In our "Trends for 2010" episode of Brian Madden TV, a few of the trends we focused on included a "renewed client-based VM focus" (thanks to the release of client hypervisors from VMware and Citrix this year) and a "smarter replication" that will replicate just the changed bits of files that actually matter instead of trying to "check out" an entire VM image. (I wrote a fair amount about this concept in the "Think of the awesome ways that RTO could help VMware’s desktop strategy" section of my article about VMware & RTO last week.)
In the past few weeks, I've become really excited about this idea. So excited, in fact, that I'm going to go on record and say that 90% of desktops in the future will run locally on client devices. (Be that via a Type 1 client hypervisor or a Type 2 client-based VMM.)
Remember, VDI is just a form of server-based computing. As such, it has the same advantages that server-based computing has always had, namely centralized management, access to Windows apps from non-Windows devices, good performance of multi-tiered apps over WAN connections, and "eyes only" security.
Many people implemented Terminal Server-based solutions to get these server-based computing advantages, and that was fine. Now that VDI is an option for people, some traditional desktop customers are implementing VDI to get these same server-based computing benefits. (And some Terminal Server customers are converting over to VDI.)
But the vast majority of the user base out there doesn't need VDI. Sure, they need some of the benefits of VDI, like ease of management, secure computing, and access from anywhere. But does that mean they need VDI? Maybe if they want to do this today, VDI is their only option. (Well, the only option apart from just continuing to do things the "old" way.) But when client-based VMs become real, that might be the better option for these users.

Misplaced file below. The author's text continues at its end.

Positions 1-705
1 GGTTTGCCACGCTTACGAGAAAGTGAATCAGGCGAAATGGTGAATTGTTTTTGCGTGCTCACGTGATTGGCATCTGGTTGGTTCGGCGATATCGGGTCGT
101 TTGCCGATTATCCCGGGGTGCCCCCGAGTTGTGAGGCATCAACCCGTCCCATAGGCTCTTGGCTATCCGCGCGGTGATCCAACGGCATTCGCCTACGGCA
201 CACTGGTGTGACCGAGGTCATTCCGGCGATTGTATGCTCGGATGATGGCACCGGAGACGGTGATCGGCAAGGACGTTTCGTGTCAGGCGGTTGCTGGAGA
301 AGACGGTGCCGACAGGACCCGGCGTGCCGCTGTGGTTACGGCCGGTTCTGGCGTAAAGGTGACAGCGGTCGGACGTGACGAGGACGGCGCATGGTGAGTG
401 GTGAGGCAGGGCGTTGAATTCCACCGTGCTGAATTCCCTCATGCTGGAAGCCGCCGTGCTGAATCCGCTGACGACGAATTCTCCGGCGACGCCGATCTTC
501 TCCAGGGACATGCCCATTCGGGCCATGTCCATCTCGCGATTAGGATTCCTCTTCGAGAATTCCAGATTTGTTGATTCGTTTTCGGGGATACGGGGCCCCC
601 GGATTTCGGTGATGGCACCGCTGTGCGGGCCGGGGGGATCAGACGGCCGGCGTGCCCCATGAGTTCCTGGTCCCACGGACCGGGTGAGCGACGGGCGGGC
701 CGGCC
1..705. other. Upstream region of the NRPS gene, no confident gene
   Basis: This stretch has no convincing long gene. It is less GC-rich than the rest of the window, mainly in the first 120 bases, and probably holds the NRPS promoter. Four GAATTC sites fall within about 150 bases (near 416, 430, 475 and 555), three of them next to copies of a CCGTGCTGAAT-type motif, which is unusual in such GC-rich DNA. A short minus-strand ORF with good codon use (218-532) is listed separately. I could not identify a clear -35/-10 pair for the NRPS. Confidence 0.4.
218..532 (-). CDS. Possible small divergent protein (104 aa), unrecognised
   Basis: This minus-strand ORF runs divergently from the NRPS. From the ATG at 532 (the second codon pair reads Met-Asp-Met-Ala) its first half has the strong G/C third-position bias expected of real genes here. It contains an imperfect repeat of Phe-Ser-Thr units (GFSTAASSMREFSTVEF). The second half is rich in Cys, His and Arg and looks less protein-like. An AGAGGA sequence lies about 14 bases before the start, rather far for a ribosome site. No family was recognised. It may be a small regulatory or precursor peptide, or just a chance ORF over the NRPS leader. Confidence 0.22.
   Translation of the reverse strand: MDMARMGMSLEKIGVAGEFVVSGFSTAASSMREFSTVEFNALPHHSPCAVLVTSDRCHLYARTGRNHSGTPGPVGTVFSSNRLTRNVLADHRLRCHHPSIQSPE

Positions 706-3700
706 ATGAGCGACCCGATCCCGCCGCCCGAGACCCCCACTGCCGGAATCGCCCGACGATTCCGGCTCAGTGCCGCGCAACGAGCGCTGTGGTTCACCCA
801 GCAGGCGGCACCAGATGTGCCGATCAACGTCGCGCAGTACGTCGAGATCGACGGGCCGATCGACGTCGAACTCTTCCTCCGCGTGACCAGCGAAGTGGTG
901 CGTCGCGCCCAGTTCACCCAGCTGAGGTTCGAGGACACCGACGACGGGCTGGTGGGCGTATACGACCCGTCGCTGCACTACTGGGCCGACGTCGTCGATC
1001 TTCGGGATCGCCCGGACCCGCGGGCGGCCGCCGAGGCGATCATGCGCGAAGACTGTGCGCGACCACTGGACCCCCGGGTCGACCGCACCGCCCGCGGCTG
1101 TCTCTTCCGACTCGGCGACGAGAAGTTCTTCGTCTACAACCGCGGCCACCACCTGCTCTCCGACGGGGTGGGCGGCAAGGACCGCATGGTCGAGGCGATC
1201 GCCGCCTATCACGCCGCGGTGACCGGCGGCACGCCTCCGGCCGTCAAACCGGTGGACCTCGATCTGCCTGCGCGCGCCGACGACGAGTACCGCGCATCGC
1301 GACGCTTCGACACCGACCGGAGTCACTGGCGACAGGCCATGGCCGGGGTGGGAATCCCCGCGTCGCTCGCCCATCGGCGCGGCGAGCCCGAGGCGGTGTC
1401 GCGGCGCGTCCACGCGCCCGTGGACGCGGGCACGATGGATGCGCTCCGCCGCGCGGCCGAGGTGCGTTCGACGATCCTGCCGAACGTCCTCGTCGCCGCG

Client-based VMs will leverage the power of local computing, enable offline, allow great local performance, require smaller datacenter footprints, provide for centralized management, provide for easy backup and rollback, etc.
So when client-based VMs become real. (Sure, companies like MokaFive are real enough today, but the underlying OS is a huge problem for them.) When Type 1 client-based VMs become real, we get the central management of server-based (Terminal Server or VDI) with the flexibility of local. Over the next few years, many traditional desktops and laptops will move to client-based VMs.
Does that mean that Terminal Server and VDI are dead? Of course not. Terminal Server provides a great low-cost desktop for simpler workers. Terminal Server also provides a really great way to deliver single applications that specifically require server-based computing. (Maybe you need the "eyes only" security. Maybe it's a three tier app and you need the Windows fat client to run right next to the database.) Terminal Server is not going away. It's just that in the future, it will be used to tactically deliver a few apps here and there.
Same for VDI. Last month I wrote that everyone who really needs VDI already has it. And I honestly believe that. It's crazy to think that huge swaths of people will use VDI who aren't already. What's real is that huge swaths of people want the manageability of security of VDI, and soon they'll be able to get that with client-based VMs.
Actually, these client-based VMs might enable more VDI in the future, because if they're done right, they'll be continuously in sync with some central host, so it'd be just as easy for a user to connect to their desktop via VDI as it would to connect and run it on a laptop. But that's sort of using VDI as a "free bonus" connection method to what will really be enabled by the client-based VMs.
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